There are most likely better explanations, but hopefully this gives you a picture of the situation.
The catch, of course there is one, is that the DMA must be suspended if you want a chance to look at the data. I thought I was very clever to that with an interrupt. Piece of cake. Except suspending the DMA causes the same interrupt. Very loopy - yes pun intended.
I spent the entire evening speculating on how to break this loop, and finally, completely off the trail, I found a comment about when to start the ADC with software and when not to.
If you've been over the code you'll know the ADC is paced by one of the nucleo's timers. This means there's no need to start it with software. It also means that the ADC stops when the timer stops. Instead of suspending the DMA in the DMA-interrupt (causing an interrupt inside an interrupt), the DMA-interrupt now disables the timer pacing the ADC.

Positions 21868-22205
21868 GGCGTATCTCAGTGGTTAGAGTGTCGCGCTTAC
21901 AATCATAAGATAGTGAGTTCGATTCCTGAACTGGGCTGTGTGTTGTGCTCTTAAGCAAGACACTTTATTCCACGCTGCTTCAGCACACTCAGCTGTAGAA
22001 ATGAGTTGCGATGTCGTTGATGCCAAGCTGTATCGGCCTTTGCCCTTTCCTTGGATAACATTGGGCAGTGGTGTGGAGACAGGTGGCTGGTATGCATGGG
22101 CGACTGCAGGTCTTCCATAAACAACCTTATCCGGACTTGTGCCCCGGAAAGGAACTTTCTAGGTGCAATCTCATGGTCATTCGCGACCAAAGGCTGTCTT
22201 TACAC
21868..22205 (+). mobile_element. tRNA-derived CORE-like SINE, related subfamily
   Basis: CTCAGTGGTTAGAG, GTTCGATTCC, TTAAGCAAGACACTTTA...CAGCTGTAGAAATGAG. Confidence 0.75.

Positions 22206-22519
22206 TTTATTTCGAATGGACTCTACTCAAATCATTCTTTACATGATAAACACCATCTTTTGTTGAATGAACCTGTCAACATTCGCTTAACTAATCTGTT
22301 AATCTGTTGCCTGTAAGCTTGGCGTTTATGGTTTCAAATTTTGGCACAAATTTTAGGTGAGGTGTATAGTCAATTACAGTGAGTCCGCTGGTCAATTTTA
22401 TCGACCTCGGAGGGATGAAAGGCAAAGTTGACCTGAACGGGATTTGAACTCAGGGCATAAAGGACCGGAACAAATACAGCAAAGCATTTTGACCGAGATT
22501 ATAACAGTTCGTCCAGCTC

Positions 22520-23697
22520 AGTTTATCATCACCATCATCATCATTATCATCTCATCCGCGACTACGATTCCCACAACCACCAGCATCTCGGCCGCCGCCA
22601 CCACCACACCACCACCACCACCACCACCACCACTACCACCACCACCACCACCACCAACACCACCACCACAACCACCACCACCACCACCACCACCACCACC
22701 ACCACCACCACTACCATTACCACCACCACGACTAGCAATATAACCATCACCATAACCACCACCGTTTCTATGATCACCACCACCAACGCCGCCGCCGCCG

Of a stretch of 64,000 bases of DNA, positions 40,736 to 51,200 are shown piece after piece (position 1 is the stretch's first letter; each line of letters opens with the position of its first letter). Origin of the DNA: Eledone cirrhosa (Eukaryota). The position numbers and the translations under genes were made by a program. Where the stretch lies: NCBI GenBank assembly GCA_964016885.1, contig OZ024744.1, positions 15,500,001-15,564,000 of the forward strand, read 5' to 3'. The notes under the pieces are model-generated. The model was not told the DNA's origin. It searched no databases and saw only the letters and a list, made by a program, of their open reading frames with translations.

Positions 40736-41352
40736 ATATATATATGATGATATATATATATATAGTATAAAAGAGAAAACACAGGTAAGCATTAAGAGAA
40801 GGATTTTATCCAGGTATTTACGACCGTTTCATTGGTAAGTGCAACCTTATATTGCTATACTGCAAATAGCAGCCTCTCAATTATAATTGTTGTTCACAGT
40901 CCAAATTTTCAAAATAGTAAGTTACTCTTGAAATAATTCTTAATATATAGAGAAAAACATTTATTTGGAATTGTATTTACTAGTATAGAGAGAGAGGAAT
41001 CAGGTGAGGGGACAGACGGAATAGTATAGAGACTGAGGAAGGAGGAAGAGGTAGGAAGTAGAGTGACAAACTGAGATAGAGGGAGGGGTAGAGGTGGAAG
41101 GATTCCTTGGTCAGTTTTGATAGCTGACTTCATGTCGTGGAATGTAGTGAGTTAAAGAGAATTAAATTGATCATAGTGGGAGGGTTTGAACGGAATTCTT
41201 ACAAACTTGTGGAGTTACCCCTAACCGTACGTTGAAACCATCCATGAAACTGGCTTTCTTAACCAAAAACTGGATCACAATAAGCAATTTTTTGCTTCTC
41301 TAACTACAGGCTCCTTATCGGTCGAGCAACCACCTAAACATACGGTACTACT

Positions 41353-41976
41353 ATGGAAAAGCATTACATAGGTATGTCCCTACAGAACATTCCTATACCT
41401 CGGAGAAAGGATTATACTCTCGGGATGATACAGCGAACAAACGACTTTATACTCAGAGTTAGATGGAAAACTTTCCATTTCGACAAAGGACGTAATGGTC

With the ADC on hold no DMA-requests are generated, effectively suspending the DMA. And so far no crashes :)
Firmware files will be updated asap.
07/08/2016 at 14:57 •
I will keep this short.
Transmitting data with DMA+UART is now working. I can send and receive data through the nucleo's built-in ST-link. However the maximum baud rate I've been able to achive is 230400bps, which means that transmission of data worth a full CCD takes:
I won't have access to an oscilloscope until august, so I can't verify the figure, but from simple tests it does not seem completely unreasonable.
The same amount of data is moved in 4ms with SPI, so communication with UART is roughly 80x slower than with SPI. It's acceptable, but I really wish I could get it under 100ms.
The 230400bps is with 16x oversampling. The STM32F401 can also do 8x oversampling, but neither setting gets me a higher baud rate.